U.S. Rep. Tom Graves, R-Ranger, who late Thursday voted against extension of the Patriot Act, is publicly questioning the decision by President Barack Obama to sign the extension into law via autopen.
Obama is currently in France. Says Graves:
“Consider the dangerous precedent this sets. Any number of circumstances could arise in the future where the public could question whether or not the president authorized the use of an autopen.
“For example, if the president is hospitalized and not fully alert, can a group of aggressive Cabinet members interpret a wink or a squeeze of the hand as approval of an autopen signing? I am very concerned about what this means for future presidential orders, whether they be signing bills into law, military orders, or executive orders.”
Graves said he was aware that the Office of Legal Counsel, under President George W. Bush, issued an opinion declaring that the practice is constitutional. Continues Graves:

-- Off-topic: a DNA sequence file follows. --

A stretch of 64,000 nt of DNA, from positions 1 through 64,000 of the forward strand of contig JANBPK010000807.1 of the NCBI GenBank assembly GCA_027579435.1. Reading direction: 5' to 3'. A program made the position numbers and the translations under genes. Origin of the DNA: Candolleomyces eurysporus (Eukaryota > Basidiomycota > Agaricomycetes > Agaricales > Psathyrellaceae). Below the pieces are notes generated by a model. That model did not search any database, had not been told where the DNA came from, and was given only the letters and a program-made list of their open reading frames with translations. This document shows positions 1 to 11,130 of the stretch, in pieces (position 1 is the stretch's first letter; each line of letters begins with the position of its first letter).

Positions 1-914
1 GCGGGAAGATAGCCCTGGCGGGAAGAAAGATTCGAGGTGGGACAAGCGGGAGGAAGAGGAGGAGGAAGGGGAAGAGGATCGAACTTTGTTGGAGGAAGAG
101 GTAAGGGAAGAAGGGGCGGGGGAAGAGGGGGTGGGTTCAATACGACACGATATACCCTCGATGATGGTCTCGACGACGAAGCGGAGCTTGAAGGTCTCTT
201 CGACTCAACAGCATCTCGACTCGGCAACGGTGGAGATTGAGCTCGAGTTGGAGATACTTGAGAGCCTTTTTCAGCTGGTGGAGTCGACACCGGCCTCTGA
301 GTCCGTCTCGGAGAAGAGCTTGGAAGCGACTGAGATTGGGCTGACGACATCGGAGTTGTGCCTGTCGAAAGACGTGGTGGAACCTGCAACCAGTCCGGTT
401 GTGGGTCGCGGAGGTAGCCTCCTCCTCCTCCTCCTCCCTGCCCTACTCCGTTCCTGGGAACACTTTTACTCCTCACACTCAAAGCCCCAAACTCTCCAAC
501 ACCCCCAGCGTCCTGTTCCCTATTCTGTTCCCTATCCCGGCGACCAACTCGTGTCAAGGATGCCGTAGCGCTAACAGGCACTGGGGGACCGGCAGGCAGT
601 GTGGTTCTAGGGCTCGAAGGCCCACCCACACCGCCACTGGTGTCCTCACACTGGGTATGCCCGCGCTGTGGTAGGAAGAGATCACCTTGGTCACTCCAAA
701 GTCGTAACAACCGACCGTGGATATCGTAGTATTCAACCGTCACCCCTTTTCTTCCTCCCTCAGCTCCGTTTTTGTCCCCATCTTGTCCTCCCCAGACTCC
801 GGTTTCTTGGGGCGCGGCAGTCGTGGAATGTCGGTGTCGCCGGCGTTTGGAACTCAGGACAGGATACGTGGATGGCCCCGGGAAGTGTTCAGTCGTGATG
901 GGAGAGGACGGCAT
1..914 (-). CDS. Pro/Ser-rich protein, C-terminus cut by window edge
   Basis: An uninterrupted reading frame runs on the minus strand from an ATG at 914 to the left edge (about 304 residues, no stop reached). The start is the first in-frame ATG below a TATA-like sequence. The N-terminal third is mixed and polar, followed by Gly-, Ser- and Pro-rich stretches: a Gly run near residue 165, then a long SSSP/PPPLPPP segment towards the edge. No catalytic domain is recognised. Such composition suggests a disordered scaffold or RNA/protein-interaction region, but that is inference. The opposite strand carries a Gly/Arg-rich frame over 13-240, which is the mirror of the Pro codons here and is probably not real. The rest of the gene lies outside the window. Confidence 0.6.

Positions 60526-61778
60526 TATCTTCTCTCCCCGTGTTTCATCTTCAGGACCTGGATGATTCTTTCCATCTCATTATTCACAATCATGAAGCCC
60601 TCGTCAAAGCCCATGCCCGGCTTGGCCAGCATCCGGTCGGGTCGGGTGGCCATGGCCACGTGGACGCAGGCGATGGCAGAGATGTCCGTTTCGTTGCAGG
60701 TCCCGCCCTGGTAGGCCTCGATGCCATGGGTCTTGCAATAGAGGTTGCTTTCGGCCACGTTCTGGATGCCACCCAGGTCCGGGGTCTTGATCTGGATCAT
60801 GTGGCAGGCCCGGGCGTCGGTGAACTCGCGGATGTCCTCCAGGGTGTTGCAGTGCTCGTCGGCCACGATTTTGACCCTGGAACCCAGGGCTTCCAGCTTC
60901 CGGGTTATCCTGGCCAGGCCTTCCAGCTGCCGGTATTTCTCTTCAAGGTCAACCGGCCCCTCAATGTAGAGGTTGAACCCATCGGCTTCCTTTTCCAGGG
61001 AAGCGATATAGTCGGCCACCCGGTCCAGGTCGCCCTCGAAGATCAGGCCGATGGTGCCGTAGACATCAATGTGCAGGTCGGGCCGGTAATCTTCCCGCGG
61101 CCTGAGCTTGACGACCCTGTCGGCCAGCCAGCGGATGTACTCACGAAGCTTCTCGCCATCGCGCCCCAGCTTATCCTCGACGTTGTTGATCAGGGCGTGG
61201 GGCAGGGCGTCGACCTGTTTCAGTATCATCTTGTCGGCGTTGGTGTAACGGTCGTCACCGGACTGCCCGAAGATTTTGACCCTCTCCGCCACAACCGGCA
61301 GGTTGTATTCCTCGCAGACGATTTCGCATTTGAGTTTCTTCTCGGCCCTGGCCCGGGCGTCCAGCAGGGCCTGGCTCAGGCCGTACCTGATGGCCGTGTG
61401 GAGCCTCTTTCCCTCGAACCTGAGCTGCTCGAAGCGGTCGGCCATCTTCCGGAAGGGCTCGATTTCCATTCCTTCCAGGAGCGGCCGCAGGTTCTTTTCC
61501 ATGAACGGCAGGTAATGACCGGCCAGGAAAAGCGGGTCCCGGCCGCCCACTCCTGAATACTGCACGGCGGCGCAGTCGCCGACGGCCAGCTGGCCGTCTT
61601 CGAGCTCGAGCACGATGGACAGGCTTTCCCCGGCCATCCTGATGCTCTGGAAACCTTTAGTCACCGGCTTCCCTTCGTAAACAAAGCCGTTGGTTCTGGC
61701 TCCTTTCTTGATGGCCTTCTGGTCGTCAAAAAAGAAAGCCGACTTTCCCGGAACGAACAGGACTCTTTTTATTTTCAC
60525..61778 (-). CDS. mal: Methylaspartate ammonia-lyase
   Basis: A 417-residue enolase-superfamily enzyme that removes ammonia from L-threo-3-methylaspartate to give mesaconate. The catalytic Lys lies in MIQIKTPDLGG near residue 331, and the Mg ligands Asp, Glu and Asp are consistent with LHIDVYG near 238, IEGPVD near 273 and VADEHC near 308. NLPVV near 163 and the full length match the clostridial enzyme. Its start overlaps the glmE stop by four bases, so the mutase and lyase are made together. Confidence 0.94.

”I believe this is debatable, and have requested that President Obama provide a detailed explanation of his authority to delegate this responsibility to a surrogate, whether it is human, machine, or otherwise.”
Debate, yes. But let us pray that this doesn’t devolve into a tedious, birther-like discussion about legitimacy.
Updated at 1:50 p.m.: ABC News adds this:
In 2005, President George W. Bush was told by his Office of Legal Counsel in the Department of Justice that he could use an autopen given “the legal understanding of the word ‘sign’ at the time the Constitution was drafted and ratified and during the early years of the Republic. We find that, pursuant to this understanding, a person may sign a document by directing that his signature be affixed to it by another.”
This, the OLC found, was supported by opinions of the Attorney General and the Department of Justice “addressing statutory signing requirements in a variety of contexts. Reading the constitutional text in light of this established legal understanding, we conclude that the President need not personally perform the physical act of affixing his signature to a bill to sign it within the meaning of Article I, Section 7…
“We emphasize that we are not suggesting that the President may delegate the decision to approve and sign a bill, only that, having made this decision, he may direct a subordinate to affix the President’s signature to the bill.”
- By Jim Galloway, Political Insider